I recommend that you go to an ENT physician and get a thorough hearing evaluation including a baseline audiometry if you have not yet had one. As a professional DJ you should also get repeat audiometry testing every year by a qualifiied audiologist, to screen you for long term progressive hearing damage. In addition, if you experience temporary symptoms after you leave a gig, such as ringing in your ears or difficulty hearing or understanding conversation when there is background noise, you should get before- and after-gig audiometry tests to look for Temporary Threshold Shifts (TTS). TTS are warning signs that often occur before permanent hearing damage occurs, and can alert you to take steps to reduce your exposure to loud sound before the damage becomes permanent.
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Brian Wilkinson

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Re: Yamaha DXR12 vs JBL PRX612
« Reply #12 on: October 01, 2012, 02:12:53 pm »

Yeah but come on, that's a crap way of mixing and for anyone used to using a dj monitor, it totally messes things up because mixing using the dj mixer headphone mixer section takes some getting used to. And thanks for the help with my original question, you lot have been about as useful as a marshmallow strap on dildo.

ROTFLMAO!!!!
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Samuel Rees

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Yamaha DXR12 vs JBL PRX612
« Reply #13 on: October 01, 2012, 04:37:29 pm »

I don't think so - the answer is that it doesn't matter which one is louder because you'll hurt yourself either way.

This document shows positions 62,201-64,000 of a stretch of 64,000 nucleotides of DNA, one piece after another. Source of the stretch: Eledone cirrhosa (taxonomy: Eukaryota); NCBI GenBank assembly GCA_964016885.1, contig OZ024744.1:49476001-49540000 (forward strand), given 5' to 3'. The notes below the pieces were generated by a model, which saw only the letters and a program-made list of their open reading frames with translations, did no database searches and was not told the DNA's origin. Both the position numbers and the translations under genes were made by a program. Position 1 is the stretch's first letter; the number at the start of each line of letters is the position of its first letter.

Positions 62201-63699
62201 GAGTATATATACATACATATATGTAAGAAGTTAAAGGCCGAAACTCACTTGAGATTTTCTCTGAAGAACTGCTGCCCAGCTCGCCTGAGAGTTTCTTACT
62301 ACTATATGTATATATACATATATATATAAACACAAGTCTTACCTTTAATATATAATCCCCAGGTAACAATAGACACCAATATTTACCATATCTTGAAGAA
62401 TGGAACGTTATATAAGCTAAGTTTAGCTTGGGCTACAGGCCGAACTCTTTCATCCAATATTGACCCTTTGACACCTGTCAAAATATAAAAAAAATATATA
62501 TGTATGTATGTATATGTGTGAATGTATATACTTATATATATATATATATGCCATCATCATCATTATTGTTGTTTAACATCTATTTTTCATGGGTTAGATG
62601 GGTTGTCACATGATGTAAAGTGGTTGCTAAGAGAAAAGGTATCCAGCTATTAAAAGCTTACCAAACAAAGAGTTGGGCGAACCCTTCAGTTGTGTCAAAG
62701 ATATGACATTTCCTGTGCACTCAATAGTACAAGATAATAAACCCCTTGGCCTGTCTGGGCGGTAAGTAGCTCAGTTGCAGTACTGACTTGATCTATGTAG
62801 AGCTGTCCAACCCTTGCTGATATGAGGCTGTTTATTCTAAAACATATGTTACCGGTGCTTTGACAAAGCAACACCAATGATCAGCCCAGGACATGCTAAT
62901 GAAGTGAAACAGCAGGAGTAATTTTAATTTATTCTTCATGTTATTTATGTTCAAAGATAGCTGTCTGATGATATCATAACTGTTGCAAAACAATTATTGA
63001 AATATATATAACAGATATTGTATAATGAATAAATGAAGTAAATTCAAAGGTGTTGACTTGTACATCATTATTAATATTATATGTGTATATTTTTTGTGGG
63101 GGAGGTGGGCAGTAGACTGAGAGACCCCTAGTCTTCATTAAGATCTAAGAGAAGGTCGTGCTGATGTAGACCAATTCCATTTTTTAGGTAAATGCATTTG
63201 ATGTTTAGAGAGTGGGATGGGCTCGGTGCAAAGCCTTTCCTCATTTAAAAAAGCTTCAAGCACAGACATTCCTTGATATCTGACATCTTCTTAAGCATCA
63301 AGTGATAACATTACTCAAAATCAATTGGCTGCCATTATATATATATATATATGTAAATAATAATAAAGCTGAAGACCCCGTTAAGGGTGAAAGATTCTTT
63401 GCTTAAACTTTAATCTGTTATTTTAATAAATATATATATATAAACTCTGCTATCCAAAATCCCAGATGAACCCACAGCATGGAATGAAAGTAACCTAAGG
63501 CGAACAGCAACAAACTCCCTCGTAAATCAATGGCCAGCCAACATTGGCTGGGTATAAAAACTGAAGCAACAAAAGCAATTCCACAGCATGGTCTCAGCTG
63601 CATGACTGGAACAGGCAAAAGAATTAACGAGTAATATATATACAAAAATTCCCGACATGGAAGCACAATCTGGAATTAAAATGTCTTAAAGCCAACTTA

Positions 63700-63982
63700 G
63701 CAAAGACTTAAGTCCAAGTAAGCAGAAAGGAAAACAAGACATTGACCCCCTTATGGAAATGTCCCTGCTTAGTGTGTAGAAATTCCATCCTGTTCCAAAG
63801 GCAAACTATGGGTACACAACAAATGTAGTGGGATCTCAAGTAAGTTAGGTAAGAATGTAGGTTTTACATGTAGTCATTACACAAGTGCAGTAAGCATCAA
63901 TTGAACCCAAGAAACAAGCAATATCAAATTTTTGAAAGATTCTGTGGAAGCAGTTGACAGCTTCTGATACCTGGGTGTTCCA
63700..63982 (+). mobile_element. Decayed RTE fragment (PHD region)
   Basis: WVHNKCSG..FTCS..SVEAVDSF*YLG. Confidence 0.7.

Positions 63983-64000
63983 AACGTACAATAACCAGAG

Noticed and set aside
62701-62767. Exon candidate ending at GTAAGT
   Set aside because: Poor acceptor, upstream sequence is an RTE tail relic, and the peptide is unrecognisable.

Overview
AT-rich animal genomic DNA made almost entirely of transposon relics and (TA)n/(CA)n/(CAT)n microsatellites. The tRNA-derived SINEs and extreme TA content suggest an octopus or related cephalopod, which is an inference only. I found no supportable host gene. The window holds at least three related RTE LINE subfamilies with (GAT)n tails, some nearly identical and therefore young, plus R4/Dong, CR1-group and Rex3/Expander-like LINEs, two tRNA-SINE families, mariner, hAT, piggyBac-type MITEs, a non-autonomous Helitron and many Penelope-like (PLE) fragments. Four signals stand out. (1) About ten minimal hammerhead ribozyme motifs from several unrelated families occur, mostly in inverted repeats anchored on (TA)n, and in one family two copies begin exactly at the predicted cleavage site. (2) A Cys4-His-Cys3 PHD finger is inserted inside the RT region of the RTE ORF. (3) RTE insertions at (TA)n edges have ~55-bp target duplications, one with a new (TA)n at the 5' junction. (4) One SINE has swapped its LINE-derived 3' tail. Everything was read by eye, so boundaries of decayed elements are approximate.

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Matteus Kza

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Re: Yamaha DXR12 vs JBL PRX612
« Reply #14 on: October 01, 2012, 05:06:38 pm »

Richard, try to get used to the headphones it will be better and cheaper. And like I said try the BOSE QUIETCOMFORT 15, they will issolate the outside sound and give a crystal clear sound to be perfect to mix with.

I have a DJ friend and he is really good. And he dosent use any monitors ;)

Anyway a answer direct to your question, the Yamaha have good HF for clearity, and would fit good for you ;)




ROTFLMAO!!!!


ROTFLMAO = ?
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Richard Stringer

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Re: Yamaha DXR12 vs JBL PRX612
« Reply #15 on: October 01, 2012, 06:08:16 pm »

Sorry I could of put it a better way and said the information was about as useful as sulphuric acid thrush cream. But anyway.......george, no I don't think what you said is silly at all. I decided i'm gonna go for the Yamaha but i'm gonna get the DXR12 though because I should think it might have better midrange than the 15" cab.
« Last Edit: October 01, 2012, 06:12:05 pm by Richard Stringer »
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Brian Wilkinson

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Re: Yamaha DXR12 vs JBL PRX612
« Reply #16 on: October 02, 2012, 10:07:33 am »

Richard, try to get used to the headphones it will be better and cheaper. And like I said try the BOSE QUIETCOMFORT 15, they will issolate the outside sound and give a crystal clear sound to be perfect to mix with.

I have a DJ friend and he is really good. And he dosent use any monitors ;)

Anyway a answer direct to your question, the Yamaha have good HF for clearity, and would fit good for you ;)





ROTFLMAO = ?

Rolling on the floor laughing my arse off
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Richard Stringer

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Re: Yamaha DXR12 vs JBL PRX612
« Reply #17 on: October 02, 2012, 11:40:11 am »

Rolling on the floor laughing my arse off

What I said was about about as funny as being put in a prison cell with a big tough gayboy. Is there much spl difference between the DXR12 and DSR12?

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Mac Kerr

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Done
« Reply #18 on: October 02, 2012, 11:44:23 am »

You can take the childish behavior somewhere else. Contrary to some opinions, it is neither funny nor called for.

Mac
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« Reply #18 on: October 02, 2012, 11:44:23 am »